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I'd imagine the smaller diameter of 'the stick' allows for more pressure to be applied to the muscles which you might struggle to do with a rolling pin - though I had wondered if I could get away with perhaps a section of a broom handle :embarrassed:
 

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Discussion Starter #8
and hands up all those that whilst reading, had their hands under the desk rubbing their quads
 

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I had one of those used on me at the marathon expo and it tickled like no tomorrow, I think the bloke doing the demo thought I was nuts :nuts::wacko:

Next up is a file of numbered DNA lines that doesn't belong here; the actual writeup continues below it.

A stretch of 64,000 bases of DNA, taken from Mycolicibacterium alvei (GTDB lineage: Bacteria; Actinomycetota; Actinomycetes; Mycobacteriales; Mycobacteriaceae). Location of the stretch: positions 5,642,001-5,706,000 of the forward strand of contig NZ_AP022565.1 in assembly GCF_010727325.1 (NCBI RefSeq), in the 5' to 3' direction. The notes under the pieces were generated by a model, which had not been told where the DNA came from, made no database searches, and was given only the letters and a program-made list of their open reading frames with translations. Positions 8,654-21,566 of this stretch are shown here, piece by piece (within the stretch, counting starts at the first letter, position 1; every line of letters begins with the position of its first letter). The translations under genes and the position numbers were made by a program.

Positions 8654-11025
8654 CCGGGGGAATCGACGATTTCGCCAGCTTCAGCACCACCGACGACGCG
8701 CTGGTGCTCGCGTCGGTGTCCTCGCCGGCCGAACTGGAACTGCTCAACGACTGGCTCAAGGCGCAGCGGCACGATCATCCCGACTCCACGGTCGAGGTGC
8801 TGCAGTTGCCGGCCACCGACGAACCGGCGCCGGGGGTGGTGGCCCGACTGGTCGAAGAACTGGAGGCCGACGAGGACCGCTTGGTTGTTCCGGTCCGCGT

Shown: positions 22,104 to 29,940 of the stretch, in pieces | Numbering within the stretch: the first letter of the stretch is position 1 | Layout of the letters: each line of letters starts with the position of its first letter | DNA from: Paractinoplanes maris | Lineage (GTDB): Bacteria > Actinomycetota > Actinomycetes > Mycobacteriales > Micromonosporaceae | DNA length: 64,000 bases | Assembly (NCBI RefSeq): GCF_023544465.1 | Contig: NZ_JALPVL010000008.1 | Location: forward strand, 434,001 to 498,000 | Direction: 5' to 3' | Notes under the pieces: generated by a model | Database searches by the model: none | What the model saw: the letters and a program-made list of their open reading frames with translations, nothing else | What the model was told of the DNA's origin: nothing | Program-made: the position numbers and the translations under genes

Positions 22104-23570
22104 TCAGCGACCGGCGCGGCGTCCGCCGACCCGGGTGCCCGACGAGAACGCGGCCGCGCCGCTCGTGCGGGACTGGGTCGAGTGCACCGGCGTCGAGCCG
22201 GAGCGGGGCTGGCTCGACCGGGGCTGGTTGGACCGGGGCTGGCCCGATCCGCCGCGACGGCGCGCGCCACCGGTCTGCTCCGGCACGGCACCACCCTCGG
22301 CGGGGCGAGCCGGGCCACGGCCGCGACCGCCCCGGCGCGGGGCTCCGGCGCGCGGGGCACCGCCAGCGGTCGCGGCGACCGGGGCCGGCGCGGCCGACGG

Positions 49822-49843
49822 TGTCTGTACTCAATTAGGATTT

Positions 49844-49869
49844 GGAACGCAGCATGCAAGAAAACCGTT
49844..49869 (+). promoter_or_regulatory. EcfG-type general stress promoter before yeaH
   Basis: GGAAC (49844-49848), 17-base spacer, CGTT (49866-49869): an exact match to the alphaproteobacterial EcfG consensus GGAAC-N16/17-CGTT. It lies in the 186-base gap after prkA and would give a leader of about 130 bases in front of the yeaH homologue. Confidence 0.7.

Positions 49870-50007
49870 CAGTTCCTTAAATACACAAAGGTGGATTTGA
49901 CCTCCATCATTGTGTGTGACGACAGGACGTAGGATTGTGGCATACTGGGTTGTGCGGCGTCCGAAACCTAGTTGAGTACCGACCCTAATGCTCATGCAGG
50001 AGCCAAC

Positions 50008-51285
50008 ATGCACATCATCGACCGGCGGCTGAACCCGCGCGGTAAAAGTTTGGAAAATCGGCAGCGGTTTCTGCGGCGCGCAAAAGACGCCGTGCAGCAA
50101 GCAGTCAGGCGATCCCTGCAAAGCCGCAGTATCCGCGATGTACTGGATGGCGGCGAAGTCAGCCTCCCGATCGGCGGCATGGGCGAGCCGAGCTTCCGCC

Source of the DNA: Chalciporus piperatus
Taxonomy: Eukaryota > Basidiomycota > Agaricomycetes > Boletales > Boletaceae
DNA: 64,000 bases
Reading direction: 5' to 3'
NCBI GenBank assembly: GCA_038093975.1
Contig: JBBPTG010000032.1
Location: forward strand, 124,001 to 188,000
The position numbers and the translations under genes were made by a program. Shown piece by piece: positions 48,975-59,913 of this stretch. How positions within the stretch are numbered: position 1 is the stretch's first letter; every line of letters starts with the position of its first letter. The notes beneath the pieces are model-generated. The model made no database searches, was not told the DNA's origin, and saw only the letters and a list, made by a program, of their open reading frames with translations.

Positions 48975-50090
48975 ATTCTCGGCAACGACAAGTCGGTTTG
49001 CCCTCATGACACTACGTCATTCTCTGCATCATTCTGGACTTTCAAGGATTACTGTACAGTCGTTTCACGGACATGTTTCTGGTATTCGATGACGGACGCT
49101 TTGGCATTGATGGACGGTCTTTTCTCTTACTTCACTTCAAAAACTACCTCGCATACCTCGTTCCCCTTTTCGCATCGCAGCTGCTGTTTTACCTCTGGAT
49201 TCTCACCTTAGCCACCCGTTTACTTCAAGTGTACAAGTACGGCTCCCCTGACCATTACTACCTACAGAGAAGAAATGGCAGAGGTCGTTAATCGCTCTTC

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I had one of those used on me at the marathon expo and it tickled like no tomorrow, I think the bloke doing the demo thought I was nuts :nuts::wacko:
Someone was actually beating you with a rolling pin - you sure it wasn't a Good Food Expo - not a Marathon Expo!!?

Regarding nuts - no comment! :p
 

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Someone was actually beating you with a rolling pin - you sure it wasn't a Good Food Expo - not a Marathon Expo!!?

Regarding nuts - no comment! :p
now you mention it :lol:

def marathon expo, I was laughing hysterically I wouldn't mind but I am not normally ticklish :confused:
 

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I borrowed one of the massage sticks from a mate a while back,and thought it was brilliant.

Did promise to buy myself one,but there not cheap.